Acting - 8

Action - 7

Accuracy - 5

Realism - 6

Plot - 8

Overall - 8

WOULD CHICKS DIG IT? Are you kidding? It has Errol Flynn and a woman who does not look or act better than the average female viewer. Fantasize while increasing your self-esteem, ladies.

ACCURACY: The movie is very loosely based on the career of Sir Francis Drake. Hollywood – make a non-fiction movie about this dude! Flynn’s portrayal of Thorpe (Drake) is accurate personality-wise. I do not know how much of a ladies’ man he was. He was married, but probably had a girl in every port. The romance in the movie is totally fictional. He certainly was a swash-buckler. He buckled plenty of swash during his pirate days. He was a leading member of the Sea Dogs.

     Don’t ask me why they decided to rename them Sea Hawks. That was stupid. The Sea Dogs were a group of captains that included Drake, Martin Frobisher, Walter Raleigh, and John Hawkins. To the Sapnish they were pirates, to the British they were privateers sanctioned by the government. The movie accurately shows Elizabeth’s unofficial encouragement of the Sea Dogs.

     Flora Robson is spot on her in her portrayal of Elizabeth. Her feisty personality and scheming politics are realistic. She did try to walk a fine line between tacit support for the Sea Dogs and friendship with Spain. Her refusal to curb the Sea Dogs did motivate Philip to end their depravations by invading England. The movie conveniently leaves out the fact that Elizabeth benefited financially from the Sea Dog “acquisitions”. Wolfingham is probably based on Lord Francis Walsingham. However, this is character assassination as he was not a traitor.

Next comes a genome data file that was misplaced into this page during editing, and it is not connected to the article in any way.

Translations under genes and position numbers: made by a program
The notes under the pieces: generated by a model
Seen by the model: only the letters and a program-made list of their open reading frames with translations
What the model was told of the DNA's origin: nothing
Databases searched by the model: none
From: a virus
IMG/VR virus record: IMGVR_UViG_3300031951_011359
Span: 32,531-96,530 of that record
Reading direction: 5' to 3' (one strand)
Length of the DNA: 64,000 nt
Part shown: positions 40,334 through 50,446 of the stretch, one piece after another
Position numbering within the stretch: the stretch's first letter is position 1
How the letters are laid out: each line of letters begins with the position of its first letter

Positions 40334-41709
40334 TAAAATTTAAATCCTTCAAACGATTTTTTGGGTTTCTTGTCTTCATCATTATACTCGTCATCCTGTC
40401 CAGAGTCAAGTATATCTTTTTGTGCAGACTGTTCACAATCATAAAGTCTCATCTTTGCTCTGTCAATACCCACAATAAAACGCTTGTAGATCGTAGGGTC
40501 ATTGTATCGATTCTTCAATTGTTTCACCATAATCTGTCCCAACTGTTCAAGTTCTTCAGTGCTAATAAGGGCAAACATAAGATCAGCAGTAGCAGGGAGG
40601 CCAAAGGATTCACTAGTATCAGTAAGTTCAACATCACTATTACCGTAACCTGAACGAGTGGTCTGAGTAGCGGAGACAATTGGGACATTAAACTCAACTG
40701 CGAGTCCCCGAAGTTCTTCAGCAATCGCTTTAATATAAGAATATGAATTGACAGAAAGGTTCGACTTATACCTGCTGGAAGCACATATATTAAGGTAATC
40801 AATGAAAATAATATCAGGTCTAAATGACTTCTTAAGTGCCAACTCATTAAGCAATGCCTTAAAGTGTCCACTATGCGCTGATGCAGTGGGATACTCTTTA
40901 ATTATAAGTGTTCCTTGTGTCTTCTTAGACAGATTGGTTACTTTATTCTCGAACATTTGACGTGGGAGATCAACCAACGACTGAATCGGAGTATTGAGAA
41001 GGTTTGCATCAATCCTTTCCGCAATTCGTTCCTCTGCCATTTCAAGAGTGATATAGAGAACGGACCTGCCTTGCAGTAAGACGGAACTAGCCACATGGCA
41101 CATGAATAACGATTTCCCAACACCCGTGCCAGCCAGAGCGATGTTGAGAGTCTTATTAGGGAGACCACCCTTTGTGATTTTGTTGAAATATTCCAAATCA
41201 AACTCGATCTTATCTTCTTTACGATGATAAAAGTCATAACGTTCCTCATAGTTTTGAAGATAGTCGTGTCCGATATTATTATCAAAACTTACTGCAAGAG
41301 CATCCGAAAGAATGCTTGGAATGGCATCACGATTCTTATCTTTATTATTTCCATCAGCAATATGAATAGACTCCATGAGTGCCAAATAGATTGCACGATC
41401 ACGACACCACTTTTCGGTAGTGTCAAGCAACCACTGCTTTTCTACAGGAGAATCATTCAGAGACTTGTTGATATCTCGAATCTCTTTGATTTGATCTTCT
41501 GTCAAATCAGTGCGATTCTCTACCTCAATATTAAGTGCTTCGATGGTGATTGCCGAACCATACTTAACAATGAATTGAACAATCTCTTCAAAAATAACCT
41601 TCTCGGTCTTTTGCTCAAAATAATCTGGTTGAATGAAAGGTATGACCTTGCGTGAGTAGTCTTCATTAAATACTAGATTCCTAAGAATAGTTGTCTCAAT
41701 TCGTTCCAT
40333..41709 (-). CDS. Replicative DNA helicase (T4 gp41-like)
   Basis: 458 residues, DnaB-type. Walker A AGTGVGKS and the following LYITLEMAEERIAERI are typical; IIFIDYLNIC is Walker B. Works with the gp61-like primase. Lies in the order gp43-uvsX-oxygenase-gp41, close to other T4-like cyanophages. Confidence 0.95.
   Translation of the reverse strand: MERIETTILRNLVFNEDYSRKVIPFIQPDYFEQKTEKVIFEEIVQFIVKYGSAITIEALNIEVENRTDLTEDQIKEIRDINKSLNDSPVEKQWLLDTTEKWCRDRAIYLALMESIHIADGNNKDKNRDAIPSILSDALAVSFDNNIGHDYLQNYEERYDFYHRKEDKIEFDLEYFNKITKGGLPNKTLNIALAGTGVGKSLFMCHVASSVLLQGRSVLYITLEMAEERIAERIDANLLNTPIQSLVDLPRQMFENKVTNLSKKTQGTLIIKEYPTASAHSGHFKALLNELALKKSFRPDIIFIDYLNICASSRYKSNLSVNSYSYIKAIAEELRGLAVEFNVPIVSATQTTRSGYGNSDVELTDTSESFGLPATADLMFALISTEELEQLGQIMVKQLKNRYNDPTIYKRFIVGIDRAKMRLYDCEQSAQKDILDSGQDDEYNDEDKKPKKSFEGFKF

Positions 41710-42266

The raid on the gold train is based on an actual incident in the career of Drake. In 1573, he captured a mule train in Panama. They buried much of the gold. Under pursuit, they traversed eighteen miles of jungle-covered mountains to get to their boats. Unfortunately the boats were gone. Drake and two survivors sailed a raft back to the ship. By the way, unlike in the movie, Drake’s pursuers would not have had flintlock muskets and pistols.

      Thorpe being condemned to row a galley is not ridiculous. The Spanish did rely on convicts to row their galleys. It seems unlikely if Drake had ever been captured that he would have ended up behind an oar.